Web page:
In a series of national Queen's Awards for Voluntary Service – announced at the start of a four day Platinum Jubilee celebration – the four Shropshire organisations have been commended for their work.
They include West Mercia Search and Rescue, East Shropshire Talking Newspaper, Shropshire Rural Support, and Parents Opening Doors.
The talking newspaper, based in Ketley, Telford, provides vital local news for blind and visually impaired people.
Its volunteers send out memory sticks once a week containing a 90-minute recording that includes news stories, features, and sports reports.
Around 150 people a week receive the recordings.
Set up 32 years ago, the organisation has gone from sending out recordings on cassette tapes to using USB sticks.
The group's chairman, Robert Green, who has been part of the organisation since it was set up in 1990, said the award was a wonderful honour for those who volunteer.
He said: "We have been going for 32 years now and over the years we have attracted new listeners, lost listeners, but we have maintained a fairly constant number and the listeners seem to look on us as a family unit.
"It is something for them to look forward to each week when they get the memory stick. This is what we have thought and we must be doing something good to last for 32 years."
He added: "We were amazed to find out we had received the award. We are proud of what we do and it is a good thing to be involved in such charities and to help people who are less fortunate."
The group has up to 40 volunteers involved in the production each week – preparing around 50 items for each recording.
Mr Green, 79, from Wellington, said that the award was wonderful and deserved recognition for the organisation's volunteers.
West Mercia Search and Rescue is made up of 80 volunteers who are ready to be called out by the police or the fire service at a moment's notice to help search for missing people – or to rescue those stranded in flooding, rivers, or other dangerous situations.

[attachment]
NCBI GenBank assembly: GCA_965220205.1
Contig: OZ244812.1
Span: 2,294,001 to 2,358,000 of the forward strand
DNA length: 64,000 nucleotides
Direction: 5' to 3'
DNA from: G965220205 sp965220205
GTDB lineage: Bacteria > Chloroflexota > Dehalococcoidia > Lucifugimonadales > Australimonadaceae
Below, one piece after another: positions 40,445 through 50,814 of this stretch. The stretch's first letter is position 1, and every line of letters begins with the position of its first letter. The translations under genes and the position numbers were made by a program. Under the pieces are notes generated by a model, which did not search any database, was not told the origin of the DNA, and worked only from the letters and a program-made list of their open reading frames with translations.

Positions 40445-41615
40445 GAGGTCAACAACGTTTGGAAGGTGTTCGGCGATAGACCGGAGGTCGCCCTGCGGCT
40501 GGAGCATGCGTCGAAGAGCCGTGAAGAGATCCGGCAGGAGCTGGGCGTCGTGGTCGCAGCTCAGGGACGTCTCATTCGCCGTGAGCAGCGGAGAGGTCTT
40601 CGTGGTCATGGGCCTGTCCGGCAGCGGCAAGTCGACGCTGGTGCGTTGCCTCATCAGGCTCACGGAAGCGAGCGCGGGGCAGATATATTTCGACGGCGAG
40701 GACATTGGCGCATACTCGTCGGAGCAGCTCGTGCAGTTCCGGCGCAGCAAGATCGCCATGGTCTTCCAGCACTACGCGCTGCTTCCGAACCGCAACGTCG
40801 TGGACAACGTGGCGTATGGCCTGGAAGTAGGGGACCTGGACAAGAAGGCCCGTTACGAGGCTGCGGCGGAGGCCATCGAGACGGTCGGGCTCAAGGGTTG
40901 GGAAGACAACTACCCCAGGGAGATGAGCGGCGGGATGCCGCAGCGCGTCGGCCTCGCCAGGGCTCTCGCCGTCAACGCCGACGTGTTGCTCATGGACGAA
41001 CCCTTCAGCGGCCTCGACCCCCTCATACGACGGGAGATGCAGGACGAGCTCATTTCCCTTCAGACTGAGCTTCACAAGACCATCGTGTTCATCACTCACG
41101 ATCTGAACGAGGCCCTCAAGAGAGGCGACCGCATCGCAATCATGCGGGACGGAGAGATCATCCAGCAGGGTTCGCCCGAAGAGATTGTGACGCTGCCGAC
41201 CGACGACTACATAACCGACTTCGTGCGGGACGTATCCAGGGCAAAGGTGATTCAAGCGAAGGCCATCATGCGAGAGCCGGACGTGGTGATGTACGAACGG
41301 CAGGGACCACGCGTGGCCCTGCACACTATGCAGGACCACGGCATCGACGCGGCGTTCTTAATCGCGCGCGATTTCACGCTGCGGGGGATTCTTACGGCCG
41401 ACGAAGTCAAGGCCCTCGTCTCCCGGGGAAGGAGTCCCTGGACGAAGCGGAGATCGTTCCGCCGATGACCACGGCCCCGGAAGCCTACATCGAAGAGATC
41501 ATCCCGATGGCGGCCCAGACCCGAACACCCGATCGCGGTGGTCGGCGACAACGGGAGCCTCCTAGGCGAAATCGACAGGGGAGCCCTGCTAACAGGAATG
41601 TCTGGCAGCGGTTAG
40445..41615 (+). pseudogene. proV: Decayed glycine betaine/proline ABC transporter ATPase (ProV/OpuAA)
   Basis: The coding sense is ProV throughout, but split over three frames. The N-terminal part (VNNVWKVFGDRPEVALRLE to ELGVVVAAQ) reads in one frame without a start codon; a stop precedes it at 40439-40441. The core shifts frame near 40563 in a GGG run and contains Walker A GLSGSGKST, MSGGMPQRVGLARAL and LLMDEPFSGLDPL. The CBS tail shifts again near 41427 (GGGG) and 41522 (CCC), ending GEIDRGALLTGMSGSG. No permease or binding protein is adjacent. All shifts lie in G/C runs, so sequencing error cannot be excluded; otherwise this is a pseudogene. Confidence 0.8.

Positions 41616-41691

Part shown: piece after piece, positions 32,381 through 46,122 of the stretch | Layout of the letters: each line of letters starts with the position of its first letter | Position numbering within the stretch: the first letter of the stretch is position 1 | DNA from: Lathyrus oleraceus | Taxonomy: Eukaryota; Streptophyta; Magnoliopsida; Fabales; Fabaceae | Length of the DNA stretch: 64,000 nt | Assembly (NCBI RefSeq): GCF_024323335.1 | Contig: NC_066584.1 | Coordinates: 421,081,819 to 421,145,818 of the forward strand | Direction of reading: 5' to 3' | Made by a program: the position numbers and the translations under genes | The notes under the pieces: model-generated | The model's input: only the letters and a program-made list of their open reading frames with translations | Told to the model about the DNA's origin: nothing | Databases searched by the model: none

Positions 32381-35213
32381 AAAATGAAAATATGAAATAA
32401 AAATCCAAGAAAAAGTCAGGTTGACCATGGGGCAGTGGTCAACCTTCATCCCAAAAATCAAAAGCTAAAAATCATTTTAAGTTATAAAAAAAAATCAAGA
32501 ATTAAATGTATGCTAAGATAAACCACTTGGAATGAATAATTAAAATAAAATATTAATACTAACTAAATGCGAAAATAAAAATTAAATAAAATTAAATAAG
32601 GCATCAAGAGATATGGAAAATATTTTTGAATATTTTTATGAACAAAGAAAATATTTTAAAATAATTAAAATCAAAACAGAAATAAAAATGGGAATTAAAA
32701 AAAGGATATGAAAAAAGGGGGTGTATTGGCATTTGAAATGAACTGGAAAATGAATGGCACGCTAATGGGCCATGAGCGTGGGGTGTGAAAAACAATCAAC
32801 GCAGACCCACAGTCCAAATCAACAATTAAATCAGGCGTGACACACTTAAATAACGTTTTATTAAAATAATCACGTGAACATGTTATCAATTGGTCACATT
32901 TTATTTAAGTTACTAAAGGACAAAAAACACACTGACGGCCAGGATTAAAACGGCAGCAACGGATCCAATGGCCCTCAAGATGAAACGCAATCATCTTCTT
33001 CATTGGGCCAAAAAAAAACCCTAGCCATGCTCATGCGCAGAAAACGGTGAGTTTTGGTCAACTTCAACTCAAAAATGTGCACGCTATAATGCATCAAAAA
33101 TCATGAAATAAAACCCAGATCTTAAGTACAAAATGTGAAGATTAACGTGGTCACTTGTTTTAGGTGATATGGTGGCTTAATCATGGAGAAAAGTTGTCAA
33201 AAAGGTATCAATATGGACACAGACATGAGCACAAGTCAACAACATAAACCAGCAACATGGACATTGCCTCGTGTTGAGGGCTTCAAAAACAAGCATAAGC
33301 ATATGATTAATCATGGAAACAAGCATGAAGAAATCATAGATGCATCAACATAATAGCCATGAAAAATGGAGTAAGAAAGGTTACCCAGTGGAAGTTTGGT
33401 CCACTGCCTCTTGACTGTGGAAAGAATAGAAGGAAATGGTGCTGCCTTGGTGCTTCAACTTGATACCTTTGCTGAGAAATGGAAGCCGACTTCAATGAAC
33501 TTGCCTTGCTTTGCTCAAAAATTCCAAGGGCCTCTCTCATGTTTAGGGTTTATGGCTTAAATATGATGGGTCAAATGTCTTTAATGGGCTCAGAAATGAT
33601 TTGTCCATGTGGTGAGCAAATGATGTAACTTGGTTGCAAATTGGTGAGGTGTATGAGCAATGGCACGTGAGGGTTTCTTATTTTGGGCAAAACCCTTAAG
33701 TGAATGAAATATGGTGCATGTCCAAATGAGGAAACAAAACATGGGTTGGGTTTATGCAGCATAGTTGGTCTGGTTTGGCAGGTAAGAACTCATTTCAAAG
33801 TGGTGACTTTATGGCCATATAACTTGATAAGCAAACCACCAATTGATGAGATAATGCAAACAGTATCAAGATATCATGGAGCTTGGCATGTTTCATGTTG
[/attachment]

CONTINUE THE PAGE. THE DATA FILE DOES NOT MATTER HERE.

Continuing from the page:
The group, which is based in Bridgnorth, works across Shropshire, Worcestershire and Herefordshire, with members giving up their time to save the lives of others.
The group, which was set up in 2007, has been involved in a number of major incidents – as well as scores of situations where people are missing or in danger.
In 2012 its members helped with the high-profile hunt for missing Machynlleth youngster April Jones, as well as the search for Telford's Georgia Williams the following year.
The group's members were also involved in the search for Shrewsbury's Nathan Fleetwood, after he went missing in March.
Chairman of the group's trustees, Andy MacAuley, said: “Every member of the charity has sacrificed a significant amount of their time and money to help others in the community, and this award from Her Majesty is a humbling recognition of those efforts.
"Much of our work is unseen, due to the nature of those we help, but we thank the public for their recent outpouring of support following tragic events in Shrewsbury, when the team has been in a spotlight. We could not have trained, equipped and maintained our volunteers without that support.”
West Mercia's Police and Crime Commissioner John Campion said the recognition was thoroughly deserved.